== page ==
###Div I and Trump meet Philip K Dick###

Some readers may be familiar with the concept of Dickian fiction or situations. Dick contends that no reality may be real, but everyone’s reality is just a perception. His most famous work is probably The Man in the High Castle. It’s recently been turned into an Amazon TV Series. According to Wikipedia:

[Dick said] Through his studies in philosophy, he believed that existence is based on the internal-based perception of a human, which does not necessarily correspond to external reality

As a result reality to a person is just what one perceives. This concept came to mind when listening to an interesting interview on KPBS regarding UCSD’s potential bid for Division I.(Separately, I highly recommend anyone reading this to listen to the below video)

It’s been posted on Facebook that admin has been chronically pushing Division I sports in a bid to increase funding to administration. This is seen as an argument against it, that by supporting Division I we are increasing the pay for administrators. This isn’t true, and in the above video, Gary Robbins posits that administration has “said very little [on the issue].” I agree, and when it was initially said on Facebook that administration was supporting it, I couldn’t find any mention. It also seemed that Gary thought administration should support it — which I tend to agree with.

Nonetheless when I spoke to those who said it was being pushed by administration they seemed convinced that the fact there was a referendum at all, and that administration hadn’t condemned it meant they were lining up behind it to make sure it passed. And this dual reality really invoked Dick for me. They seem absolutely convinced. Their reality is that UCSD admin is complicit. The evidence they see is that admin hasn’t opposed it, hence must be supporting, and no argument will persuade them otherwise.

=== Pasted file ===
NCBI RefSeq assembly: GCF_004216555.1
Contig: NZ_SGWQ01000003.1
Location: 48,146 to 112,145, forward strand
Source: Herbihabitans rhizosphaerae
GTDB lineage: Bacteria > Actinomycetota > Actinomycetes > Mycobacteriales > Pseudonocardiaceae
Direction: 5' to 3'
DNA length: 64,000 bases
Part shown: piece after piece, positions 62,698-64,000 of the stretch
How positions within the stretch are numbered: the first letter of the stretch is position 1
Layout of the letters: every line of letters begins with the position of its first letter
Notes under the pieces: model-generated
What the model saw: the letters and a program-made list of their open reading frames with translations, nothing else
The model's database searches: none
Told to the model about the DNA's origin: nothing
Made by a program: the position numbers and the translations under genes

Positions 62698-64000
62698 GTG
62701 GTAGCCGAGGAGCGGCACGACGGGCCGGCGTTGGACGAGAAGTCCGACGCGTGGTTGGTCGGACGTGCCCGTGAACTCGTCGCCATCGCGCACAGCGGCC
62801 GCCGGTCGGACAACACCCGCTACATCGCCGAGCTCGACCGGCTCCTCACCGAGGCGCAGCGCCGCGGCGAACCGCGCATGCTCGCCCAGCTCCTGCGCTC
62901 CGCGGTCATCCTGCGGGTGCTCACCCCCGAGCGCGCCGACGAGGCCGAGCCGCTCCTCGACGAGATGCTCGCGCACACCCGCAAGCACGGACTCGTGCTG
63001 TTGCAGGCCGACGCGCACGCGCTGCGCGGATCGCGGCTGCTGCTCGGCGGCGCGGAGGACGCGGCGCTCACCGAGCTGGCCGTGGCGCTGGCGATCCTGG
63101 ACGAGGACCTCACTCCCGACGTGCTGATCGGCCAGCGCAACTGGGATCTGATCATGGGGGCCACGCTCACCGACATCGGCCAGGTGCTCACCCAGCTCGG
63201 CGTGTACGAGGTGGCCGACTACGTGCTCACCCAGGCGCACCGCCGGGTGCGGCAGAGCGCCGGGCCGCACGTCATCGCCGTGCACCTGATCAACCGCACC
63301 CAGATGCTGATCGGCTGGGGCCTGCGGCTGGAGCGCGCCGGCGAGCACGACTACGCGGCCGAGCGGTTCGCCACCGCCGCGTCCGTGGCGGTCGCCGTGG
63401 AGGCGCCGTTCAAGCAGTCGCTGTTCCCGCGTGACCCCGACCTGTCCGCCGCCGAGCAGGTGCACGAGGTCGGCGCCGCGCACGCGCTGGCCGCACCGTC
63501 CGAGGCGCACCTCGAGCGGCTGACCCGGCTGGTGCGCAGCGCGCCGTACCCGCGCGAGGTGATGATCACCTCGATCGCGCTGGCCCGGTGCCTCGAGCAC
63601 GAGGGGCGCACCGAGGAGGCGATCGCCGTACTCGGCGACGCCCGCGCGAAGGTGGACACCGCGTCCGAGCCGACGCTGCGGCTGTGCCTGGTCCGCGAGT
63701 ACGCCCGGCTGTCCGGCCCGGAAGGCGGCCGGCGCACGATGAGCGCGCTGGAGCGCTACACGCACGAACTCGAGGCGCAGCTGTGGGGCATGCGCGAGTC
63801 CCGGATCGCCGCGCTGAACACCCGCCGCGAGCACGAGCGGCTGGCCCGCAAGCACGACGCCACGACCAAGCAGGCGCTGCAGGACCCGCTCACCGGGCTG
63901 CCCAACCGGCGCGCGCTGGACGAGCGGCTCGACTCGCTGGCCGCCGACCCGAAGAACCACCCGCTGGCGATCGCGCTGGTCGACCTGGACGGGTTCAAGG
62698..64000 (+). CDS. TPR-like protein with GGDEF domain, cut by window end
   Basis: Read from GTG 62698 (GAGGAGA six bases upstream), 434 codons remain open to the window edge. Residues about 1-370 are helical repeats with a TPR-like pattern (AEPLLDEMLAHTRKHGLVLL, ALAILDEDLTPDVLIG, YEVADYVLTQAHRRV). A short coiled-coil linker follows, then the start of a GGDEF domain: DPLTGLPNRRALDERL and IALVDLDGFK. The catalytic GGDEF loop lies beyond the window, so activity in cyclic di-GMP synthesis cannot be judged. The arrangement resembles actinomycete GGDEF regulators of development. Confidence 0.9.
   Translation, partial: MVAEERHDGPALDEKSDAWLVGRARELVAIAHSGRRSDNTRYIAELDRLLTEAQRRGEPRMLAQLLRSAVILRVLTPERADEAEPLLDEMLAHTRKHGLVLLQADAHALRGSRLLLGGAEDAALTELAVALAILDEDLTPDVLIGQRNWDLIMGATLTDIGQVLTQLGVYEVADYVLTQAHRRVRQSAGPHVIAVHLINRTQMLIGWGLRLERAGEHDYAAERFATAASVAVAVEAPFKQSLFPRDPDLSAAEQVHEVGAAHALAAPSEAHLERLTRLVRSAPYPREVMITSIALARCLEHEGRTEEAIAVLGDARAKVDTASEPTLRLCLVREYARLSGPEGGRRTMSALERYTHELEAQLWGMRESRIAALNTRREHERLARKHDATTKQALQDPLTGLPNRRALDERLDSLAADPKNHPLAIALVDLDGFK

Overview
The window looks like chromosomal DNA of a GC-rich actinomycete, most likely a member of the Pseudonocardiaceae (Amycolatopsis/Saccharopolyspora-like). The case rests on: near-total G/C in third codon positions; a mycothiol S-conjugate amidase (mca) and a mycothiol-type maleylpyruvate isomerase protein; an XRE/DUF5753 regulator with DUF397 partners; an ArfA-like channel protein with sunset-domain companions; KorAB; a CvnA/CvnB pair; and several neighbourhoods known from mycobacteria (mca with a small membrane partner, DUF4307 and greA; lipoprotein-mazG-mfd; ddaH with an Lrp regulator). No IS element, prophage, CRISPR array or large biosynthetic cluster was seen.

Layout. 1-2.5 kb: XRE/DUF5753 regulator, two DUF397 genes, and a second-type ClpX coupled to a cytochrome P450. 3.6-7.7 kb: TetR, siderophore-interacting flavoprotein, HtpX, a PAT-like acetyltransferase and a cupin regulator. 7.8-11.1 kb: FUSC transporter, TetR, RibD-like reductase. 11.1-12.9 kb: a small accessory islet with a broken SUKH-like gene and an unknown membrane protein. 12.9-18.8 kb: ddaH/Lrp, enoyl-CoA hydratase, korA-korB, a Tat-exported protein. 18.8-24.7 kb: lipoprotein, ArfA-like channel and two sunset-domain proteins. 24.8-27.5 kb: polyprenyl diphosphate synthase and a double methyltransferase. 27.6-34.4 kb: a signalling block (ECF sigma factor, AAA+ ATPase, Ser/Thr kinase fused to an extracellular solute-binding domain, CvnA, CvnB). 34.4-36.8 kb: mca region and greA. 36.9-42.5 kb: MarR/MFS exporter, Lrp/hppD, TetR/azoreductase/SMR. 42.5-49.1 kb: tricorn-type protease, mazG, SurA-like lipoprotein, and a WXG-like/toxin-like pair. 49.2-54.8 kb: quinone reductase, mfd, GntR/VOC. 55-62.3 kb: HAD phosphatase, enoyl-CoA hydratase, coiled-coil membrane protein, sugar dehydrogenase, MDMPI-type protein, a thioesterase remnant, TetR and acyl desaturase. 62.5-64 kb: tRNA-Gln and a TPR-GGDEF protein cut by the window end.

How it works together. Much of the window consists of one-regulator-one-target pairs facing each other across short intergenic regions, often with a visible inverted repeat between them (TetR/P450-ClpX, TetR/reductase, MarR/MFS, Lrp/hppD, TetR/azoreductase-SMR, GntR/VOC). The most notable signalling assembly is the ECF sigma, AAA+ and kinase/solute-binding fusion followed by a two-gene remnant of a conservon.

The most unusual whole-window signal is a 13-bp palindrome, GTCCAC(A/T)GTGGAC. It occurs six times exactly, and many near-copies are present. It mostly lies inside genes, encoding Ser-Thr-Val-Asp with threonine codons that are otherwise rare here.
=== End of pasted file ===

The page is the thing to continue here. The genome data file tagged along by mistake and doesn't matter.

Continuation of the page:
Then I stopped to think; isn’t most of life a bit uncertain like this? In a discussion with Trump supporters, Clinton was likened to an immoral criminal who flip flopped on key issues. When I brought up Trump’s quickly-changing and fact-free proposals I was told that they either weren’t flip flops or were carefully considered policy changes. The media is not to be trusted, as they don’t serve the truth. And Trump blasts them with ‘his truth,’ an appealing mix of gross oversimplification and lies.

Well, this sounds pretty Dickian. As far as many of Trump’s supporters are concerned the media and mainstream PC-liberal oligarchy is out to get Trump. Facts aren’t to be trusted, only Trump.

This is a big problem. When there are two concurrent ‘realities’ policy no longer matters. If nothing is true and everything is spin, then policy doesn’t matter. You just elect the best person, the person you believe to stand up to the web of lies. And while media hasn’t been exemplary for the last few years (heck, it probably helped Trump succeed), the knee-jerk reaction that because the media says something it’s wrong isn’t at all reasonable. If this ‘two-reality’ approach continues, there will be a large block of disaffected permanently misinformed voters. Shoulds this continue, we may very well have a fact-free tyranny of the majority. Nonetheless, the ‘correct’ truth will hopefully prevail. It’s easy to scapegoat others, but hopefully vigorous coverage and high quality media can convince those disaffected voters that the issues are much more systemic and endemic than a wave of Mexicans and “bad deals.” Hopefully, we don’t see this dynamic persist.

Unfortunately, by its very nature it tends to as this apt quote posted on Ian Bremmer’s twitter states: